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When Your Social Security Benefits Can Be Garnished

Tens of millions of Americans rely on Social Security as a financial lifeline.  A majority of benefit recipients rely on the program for at least half their monthly income.  If you fall behind or default on certain civil judgments or federal loans, a portion of your benefits could be garnished by the federal government.

If you are in arrears on your federal income taxes, the IRS has the authority to subject your benefits to a 15% levy to go toward delinquent federal income taxes.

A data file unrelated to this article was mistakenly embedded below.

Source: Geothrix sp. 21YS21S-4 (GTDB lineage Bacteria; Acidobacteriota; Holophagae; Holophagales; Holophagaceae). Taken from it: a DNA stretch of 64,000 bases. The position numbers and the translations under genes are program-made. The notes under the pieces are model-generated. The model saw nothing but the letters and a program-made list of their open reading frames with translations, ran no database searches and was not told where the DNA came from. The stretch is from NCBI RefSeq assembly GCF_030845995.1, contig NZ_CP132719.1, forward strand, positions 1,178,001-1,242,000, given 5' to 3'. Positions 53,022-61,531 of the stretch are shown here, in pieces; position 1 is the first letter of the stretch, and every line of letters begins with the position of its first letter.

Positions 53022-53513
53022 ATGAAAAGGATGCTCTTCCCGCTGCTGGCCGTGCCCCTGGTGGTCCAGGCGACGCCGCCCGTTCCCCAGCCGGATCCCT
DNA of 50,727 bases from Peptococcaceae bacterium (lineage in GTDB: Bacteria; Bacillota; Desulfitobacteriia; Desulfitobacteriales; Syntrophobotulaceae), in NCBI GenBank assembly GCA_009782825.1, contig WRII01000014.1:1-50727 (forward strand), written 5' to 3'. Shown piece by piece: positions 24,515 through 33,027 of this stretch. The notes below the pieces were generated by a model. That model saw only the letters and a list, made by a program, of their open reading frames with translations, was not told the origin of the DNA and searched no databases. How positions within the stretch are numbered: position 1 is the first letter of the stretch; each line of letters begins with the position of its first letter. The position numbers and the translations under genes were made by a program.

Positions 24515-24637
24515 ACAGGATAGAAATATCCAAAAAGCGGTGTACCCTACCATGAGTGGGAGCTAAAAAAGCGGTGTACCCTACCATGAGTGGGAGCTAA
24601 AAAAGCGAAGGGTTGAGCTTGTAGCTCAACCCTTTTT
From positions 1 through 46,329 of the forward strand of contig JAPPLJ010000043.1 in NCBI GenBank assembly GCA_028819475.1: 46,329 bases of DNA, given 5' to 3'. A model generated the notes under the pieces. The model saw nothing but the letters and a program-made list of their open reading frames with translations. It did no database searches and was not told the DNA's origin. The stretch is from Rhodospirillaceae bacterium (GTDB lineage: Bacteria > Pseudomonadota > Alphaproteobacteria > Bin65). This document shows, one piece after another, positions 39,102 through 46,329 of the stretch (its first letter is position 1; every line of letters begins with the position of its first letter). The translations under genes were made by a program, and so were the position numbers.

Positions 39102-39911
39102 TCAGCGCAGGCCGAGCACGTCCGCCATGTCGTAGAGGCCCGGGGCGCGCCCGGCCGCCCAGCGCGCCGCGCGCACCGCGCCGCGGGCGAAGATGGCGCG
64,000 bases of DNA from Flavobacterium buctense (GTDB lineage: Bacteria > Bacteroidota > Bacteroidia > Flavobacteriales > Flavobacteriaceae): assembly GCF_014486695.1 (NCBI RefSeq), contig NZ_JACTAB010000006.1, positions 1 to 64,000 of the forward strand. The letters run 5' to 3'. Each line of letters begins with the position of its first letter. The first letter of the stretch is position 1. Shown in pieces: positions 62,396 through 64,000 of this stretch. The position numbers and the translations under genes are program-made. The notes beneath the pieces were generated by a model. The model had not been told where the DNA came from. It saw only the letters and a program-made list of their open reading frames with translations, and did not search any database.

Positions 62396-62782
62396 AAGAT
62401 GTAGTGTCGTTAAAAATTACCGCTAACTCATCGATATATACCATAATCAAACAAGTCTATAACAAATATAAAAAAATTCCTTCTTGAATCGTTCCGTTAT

If you fail to pay off your student loans, the federal government can seek up to a 15% levy of your monthly Social Security benefits until the loan is paid off.  In 2015, approximately 173,000 Social Security recipients had their benefits garnished to pay down defaulted student loan debt.

Social Security benefits can be garnished as well if you are delinquent on alimony payments or child support.

The best thing to do if you are in default is to speak directly with the agency in question to work out a payment plan.  For example, the IRS is almost always willing to work out a payment plan with those who owe past-due taxes.  There may be added fees and penalties for doing so, but it does mean your Social Security benefits will not be garnished.